A group of Indian students, some wearing traditional Sikh turbans, joined the march, a day after thousands of Sikhs filled the streets of Livingston during an annual celebration.

Tajender Pabla, 17, said word of the walkout spread quickly through cell phone text messages Sunday and early Monday. Other students spread word through the popular Web site MySpace.com.

"I think it's important to back (Latino students) up in what their beliefs are so they can back us up," Pabla said. [Link]

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Wednesday, April 12, 2006

Chief Justice Roberts as Defender of Civil Liberties in Wartime?

Law Professor Michael C. Dorf speculates that even though Chief Justice John Roberts agreed that the Supreme Court should not hear the appeal brought by Jose Padilla, "Chief Justice Roberts may be more committed than most observers would have guessed, to a substantial judicial role in defending civil liberties against executive encroachment."

Read his thoughts here.

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Discriminatory Indian Army Recruitment?

In a recruiting announcement, the Indian Army has set forth the minimum requirements expected of the Army-hopefuls, and has enumerated what the applicants should bring to the recruitment fair.

In particular, Sikhs are being asked to bring twelve passport size photographs of themselves with a turban, and twelve photographs of themselves without a turban.

The announcement contains no explanation as to the need for the latter set of photographs. Surely the twelve with the individual's turban should suffice as a form of identification, particularly as Sikhs regularly wear their turbans as part of normal Army duties (even on the battlefield). The legendary Sikh Regiments, for example, contain Sikhs in full military regalia and turbans [see picture].

In other scenarios, Sikhs have complained of situations in which their turbans must be removed for identification purposes, such as for driver's license photos. These situations have been challenged as not only offensive, but discriminatory.

In any case, one wonders what the purpose of these other "non-turban" photographs is, and more importantly, whether this evasive need outweighs the respect that should be customarily shown to the Sikh men.

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"FBI advisory committee hears post-Sept. 11 racial concerns"

Some told of the embarrassment of being detained at an airport check-in line because their Middle Eastern names ended up on a security warning list.

Others wanted to know what counts as a hate crime, while still others told of their frustration at being regarded with suspicion because they are Sikh or Muslim.

About 100 people turned out Saturday for a town hall meeting organized by the FBI's Los Angeles field office and its 2-year-old multicultural advisory committee. [Link]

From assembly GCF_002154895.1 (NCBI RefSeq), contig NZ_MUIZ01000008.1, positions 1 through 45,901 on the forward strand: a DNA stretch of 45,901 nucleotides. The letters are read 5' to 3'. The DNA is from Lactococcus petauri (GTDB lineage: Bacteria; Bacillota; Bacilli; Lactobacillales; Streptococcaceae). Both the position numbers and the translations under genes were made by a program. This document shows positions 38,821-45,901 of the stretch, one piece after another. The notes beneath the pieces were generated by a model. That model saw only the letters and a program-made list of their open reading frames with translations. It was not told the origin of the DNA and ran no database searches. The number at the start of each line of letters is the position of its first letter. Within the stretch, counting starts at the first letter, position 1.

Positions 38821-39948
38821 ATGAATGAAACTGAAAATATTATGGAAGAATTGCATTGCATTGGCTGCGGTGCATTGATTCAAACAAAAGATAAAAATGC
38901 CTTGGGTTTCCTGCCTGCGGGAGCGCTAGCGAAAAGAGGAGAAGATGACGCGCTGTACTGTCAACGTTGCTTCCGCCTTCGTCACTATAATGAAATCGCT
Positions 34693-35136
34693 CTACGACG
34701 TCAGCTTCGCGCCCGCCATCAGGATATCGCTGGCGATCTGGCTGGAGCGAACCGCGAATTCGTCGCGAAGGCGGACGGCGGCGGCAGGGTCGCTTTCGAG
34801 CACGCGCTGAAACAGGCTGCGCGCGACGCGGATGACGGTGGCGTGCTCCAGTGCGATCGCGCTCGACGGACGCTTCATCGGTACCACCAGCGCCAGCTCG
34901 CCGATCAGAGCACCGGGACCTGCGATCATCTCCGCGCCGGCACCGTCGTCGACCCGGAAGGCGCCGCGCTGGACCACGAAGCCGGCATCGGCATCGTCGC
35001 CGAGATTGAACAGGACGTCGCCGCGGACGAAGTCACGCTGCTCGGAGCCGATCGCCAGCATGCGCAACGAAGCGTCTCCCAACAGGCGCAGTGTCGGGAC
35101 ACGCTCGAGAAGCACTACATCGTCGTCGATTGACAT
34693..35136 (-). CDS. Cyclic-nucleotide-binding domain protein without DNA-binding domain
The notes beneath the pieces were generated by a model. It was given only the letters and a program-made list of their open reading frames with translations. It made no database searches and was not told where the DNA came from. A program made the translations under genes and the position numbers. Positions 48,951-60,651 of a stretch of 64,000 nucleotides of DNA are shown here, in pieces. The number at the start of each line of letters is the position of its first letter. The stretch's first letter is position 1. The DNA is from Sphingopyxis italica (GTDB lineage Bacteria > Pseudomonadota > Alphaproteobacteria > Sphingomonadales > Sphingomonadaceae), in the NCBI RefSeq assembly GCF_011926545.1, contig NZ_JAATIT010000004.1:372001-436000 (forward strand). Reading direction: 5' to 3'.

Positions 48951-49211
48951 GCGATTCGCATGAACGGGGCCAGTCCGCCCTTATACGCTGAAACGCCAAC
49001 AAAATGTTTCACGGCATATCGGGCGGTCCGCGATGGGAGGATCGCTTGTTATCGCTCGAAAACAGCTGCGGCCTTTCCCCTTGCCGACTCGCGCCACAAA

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Tuesday, April 11, 2006

"The next 9/11 case to watch"

Emily Bazelon writes in Slate:
Now that Zacarias Moussaoui is eligible for the death penalty and the Supreme Court has made it clear that Jose Padilla will face regular old federal charges, it's time to start following a new 9/11 case. Ali Saleh Kalah al-Marri is the only person whom the Bush administration has accused of being an enemy combatant who is still being held in the United States. Last week, his case took a turn that demonstrates what's gained from trying accused terrorists in federal court, rather than before a military tribunal....

The government's enemy-combatant allegations against al-Marri are contained in the Rapp Declarations, documents signed by Jeffrey Rapp, director of the Pentagon's Joint Intelligence Task for Combating Terrorism. The declarations repeat almost verbatim the charges in the 2002 indictments—they accuse al-Marri of setting up fake bank accounts and fake e-mail accounts; of stealing credit cards; and of keeping on his computer programs used by hackers, speeches by Osama Bin Laden, and photographs of the World Trade Center. Prosecutors said they'd amassed additional evidence tying al-Marri more directly to the 9/11 plot. But that part of the Rapp Declarations was classified, so al-Marri wasn't allowed to see it.

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Monday, April 10, 2006

NBC's Dateline, Muslims, and the Ethics of Journalism

Dateline, an NBC news program featuring investigative reports and documentaries, has come under fire for reportedely sending Muslim-looking men into a NASCAR race in Martinsville, Virginia, and filming the reaction of the crowd. The interest in the story, it would seem, is to confirm the stereotype that NASCAR fans are a largely homogeneous and racist mix.

The underlying story, whether Muslims or Muslim looking individuals, encounter difficulties on the basis of their actual or perceived religion in a sporting event, is interesting. However, NASCAR believes that Dateline has crossed ethical boundaries in its attempt to investigate and discuss such difficulties. That is, Dateline has, in the words of NASCAR spokesman Ramsey Poston, "create[d] news instead of reporting news."

There is appeal to NASCAR's argument. There is a fundamental difference between being a passive observer of news or the mistreatment of minorities in particular, and between creating the situations in which such mistreatment is expected to take place. In this case, Dateline's goal -- legitimizing the stereotype against NASCAR attendees -- and its means of reaching this goal -- affirmatively sending Muslim-looking men into the stands -- does not advance journalism or the study of minority-relations after 9/11; the only appropriate consequence, it seems, is a loss of Dateline's own credibility.

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Sunday, April 09, 2006

"It is a question of principle" - Jolly

On this Day:
Sikh busmen in Wolverhampton have won the right to wear turbans on duty after a long-running campaign.

Conductors and drivers who are practising Sikhs will also be allowed to have long beards - another requirement for strict adherents of their faith.